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Spotless share price surged 5% on Monday ahead of ASX delisting

The Spotless Group Holdings Ltd (ASX: SPO) share price surged 5.3% yesterday ahead of the company’s ASX delisting on 27 August.

Why is Spotless applying for ASX delisting?

With no new announcements from the Aussie facilities services group, the share price move appears to be general volatility ahead of the company’s pending ASX delisting.

On 25 June 2019, Spotless made a formal application for removal of the company from the ASX Official List, a resolution which was subsequently passed by the company’s shareholders.

Some of the reasons cited by Spotless for delisting include:

  1. Cost control

According to Spotless, continuing listing requires the company to incur considerable corporate and administrative expenses, including listing fees.

Spotless said that it is seeking to minimise expenses and getting removed from the official list of ASX would help in eliminating such costs.

The Board of Spotless has determined that the costs of remaining listed on the ASX outweigh any benefits of listing for the company and this was a big factor in the delisting application.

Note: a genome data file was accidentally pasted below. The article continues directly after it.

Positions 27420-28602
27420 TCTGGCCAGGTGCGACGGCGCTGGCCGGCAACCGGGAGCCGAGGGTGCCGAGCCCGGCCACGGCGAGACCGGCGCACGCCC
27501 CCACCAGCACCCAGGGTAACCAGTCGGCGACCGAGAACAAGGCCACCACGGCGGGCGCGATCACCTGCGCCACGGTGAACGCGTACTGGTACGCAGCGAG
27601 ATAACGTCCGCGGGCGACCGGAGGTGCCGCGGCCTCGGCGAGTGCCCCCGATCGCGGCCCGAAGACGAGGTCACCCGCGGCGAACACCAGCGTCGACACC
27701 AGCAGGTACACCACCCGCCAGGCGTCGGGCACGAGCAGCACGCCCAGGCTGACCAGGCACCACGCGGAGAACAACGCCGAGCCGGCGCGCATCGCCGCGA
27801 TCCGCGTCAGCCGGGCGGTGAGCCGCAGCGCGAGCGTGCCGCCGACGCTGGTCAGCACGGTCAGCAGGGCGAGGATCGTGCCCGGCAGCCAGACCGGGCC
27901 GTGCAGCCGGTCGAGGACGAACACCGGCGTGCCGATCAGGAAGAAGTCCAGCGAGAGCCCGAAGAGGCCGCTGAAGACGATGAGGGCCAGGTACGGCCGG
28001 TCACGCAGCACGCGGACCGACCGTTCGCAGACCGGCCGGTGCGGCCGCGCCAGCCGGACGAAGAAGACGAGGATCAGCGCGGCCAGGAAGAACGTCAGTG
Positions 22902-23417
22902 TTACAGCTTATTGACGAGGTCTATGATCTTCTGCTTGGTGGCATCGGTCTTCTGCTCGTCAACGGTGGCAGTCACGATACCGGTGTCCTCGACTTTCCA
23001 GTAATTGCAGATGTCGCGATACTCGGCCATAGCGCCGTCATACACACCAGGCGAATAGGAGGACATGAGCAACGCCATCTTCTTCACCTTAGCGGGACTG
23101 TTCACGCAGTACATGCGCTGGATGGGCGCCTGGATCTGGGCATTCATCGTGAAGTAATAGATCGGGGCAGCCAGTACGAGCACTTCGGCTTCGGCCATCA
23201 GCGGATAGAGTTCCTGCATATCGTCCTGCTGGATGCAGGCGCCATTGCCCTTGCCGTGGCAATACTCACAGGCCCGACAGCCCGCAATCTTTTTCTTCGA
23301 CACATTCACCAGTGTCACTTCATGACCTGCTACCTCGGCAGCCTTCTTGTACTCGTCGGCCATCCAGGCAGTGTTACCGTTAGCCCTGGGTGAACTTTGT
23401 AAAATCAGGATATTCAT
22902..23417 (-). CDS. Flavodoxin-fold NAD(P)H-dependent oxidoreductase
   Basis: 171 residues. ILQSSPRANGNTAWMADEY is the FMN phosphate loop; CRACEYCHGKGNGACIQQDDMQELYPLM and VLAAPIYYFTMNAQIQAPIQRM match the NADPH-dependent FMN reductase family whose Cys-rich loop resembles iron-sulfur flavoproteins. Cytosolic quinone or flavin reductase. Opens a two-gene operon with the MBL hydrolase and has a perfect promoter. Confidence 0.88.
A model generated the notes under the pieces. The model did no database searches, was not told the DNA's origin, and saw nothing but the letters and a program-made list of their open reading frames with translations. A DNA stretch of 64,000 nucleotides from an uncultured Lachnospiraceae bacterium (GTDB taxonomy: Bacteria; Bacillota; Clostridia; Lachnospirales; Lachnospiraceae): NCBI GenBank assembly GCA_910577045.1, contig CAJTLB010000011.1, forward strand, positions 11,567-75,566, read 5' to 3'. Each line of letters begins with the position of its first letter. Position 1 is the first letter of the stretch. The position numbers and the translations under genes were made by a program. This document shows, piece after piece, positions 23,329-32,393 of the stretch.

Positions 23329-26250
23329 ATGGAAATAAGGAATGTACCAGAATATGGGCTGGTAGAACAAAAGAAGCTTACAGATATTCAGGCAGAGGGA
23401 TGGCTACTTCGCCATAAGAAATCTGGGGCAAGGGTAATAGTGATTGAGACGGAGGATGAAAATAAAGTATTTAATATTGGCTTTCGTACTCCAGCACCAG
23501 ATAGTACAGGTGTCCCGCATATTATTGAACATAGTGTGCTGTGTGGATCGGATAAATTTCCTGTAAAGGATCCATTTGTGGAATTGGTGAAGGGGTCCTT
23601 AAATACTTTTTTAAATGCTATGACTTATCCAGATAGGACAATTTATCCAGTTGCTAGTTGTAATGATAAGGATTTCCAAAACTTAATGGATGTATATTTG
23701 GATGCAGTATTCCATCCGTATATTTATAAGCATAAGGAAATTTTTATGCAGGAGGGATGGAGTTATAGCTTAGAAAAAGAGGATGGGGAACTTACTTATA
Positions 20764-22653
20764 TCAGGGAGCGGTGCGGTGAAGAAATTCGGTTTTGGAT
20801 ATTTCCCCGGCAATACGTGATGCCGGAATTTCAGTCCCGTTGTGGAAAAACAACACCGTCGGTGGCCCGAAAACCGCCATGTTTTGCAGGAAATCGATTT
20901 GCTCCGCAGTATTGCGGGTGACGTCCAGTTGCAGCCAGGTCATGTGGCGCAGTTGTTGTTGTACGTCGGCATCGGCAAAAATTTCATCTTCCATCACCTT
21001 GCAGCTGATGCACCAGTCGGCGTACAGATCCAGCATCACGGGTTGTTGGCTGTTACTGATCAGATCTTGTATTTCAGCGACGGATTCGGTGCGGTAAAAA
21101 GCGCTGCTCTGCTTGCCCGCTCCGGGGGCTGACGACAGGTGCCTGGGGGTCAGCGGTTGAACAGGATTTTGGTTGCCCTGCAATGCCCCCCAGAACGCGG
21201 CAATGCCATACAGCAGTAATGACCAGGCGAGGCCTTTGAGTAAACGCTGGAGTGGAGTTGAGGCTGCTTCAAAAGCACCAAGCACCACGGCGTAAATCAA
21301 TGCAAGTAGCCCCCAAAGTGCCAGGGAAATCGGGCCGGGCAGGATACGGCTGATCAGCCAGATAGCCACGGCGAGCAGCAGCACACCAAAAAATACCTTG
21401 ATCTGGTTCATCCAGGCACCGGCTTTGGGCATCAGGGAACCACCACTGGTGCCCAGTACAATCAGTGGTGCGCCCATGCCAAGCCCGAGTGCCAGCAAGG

1. Liquidity and ownership

Trading in the ordinary shares of Spotless has had a low level of liquidity over a significant period on the ASX, which has led to low trading volumes and an erratic share price.

Two shareholders in Spotless collectively hold 99.44% of the ordinary shares in Spotless (Shares), with Downer EDI Ltd (ASX: DOW) owning 88% of Spotless in its own right.

How has the Spotless share price performed in 2019?

Following yesterday’s share price surge, the Spotless share price is valued at $1.65 per share, just shy of its $1.70 per share valuation at the start of January.

Management appears to be absolutely spot on with its volatility share price assessment, with the Spotless share price having hit a 52-week high of $1.82 per share in April and fallen to as low as $1.40 per share since the start of the year.

The company currently boasts a market cap of $1.82 billion but remains thinly-traded given Downer’s 88% majority stake and minimal free float.

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Motley Fool contributor Kenneth Hall has no position in any of the stocks mentioned. The Motley Fool Australia has no position in any of the stocks mentioned. We Fools may not all hold the same opinions, but we all believe that considering a diverse range of insights makes us better investors. The Motley Fool has a disclosure policy. This article contains general investment advice only (under AFSL 400691). Authorised by Scott Phillips.

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